Saturday, March 9, 2013

From Lobby To Peak: In the Library

***From Lobby to Peak - a series of illustrated articles in Our Continent - by Donald G. Mitchell - describing  the New York City  apartment of Louis Comfort Tiffany - progressing from room to room - Mitchell describes the essence of Tiffany's style - part eight of eleven - published April 12, 1882*** 

 WE confront to-day the library fire, of which we had a glimpse through the half-open door from the hall some weeks since. The reader will see that it has its novelties of arrangement, and about the qualities and fitness of these we will now inquire step by step.

 Above all this mantel gear the reader will see the breadth and depth of the original chimney breast—by which it will appear that the whole paraphernalia of  fireplace and of flanking cupboards have made a bold step forward. Why is this? In a country house, where economy of heat might be a great consideration, there would be sound practical reason for bringing the fire well into the room, but it is not the reason which has governed the present disposition of material. In point of fact, this fireplace, with its addenda of shelves, etc., is a cover to the original arrangement of grate and mantel, which with their fine things of polish and Queen Anne-ism or marble cherubs are all behind and all intact. Naturally no one wishes such a duplicate of fixtures in his own house, but it is worth considering if something in this device—by which for special purposes a new fireplace supplants and conceals the old—may not have a value of its own and a large adaptability to other situations.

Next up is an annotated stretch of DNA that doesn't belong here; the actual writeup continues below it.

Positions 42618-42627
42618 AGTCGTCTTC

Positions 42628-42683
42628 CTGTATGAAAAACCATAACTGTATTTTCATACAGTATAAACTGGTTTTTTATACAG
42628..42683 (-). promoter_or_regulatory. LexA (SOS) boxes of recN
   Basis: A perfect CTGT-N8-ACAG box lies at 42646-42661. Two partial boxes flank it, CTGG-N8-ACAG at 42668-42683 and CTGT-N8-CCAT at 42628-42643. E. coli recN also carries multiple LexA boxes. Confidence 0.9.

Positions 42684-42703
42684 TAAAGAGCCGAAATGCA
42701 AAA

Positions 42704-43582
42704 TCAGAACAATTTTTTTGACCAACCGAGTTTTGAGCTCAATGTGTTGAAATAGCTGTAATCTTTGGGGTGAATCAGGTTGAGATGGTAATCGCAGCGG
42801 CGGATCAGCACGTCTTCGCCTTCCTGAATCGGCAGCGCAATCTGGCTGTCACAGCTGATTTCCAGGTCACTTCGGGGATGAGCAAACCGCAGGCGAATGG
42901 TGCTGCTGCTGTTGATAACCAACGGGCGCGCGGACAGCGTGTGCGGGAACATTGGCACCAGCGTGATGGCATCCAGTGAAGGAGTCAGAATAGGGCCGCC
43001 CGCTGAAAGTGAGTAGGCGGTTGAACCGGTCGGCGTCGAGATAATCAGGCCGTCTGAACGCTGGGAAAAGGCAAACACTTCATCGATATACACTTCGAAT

Observe, first, that the central and focal portion of it is of boiler iron, bolted together, and thus as easily movable as the old Franklin stoves. Air space below and airchambers on either side make it possible to establish it with safety in connection with any flue. Its splayed jambs and top are admirably adapted for throwing heat into the room, and contribute also to the perfect draft which belongs to it.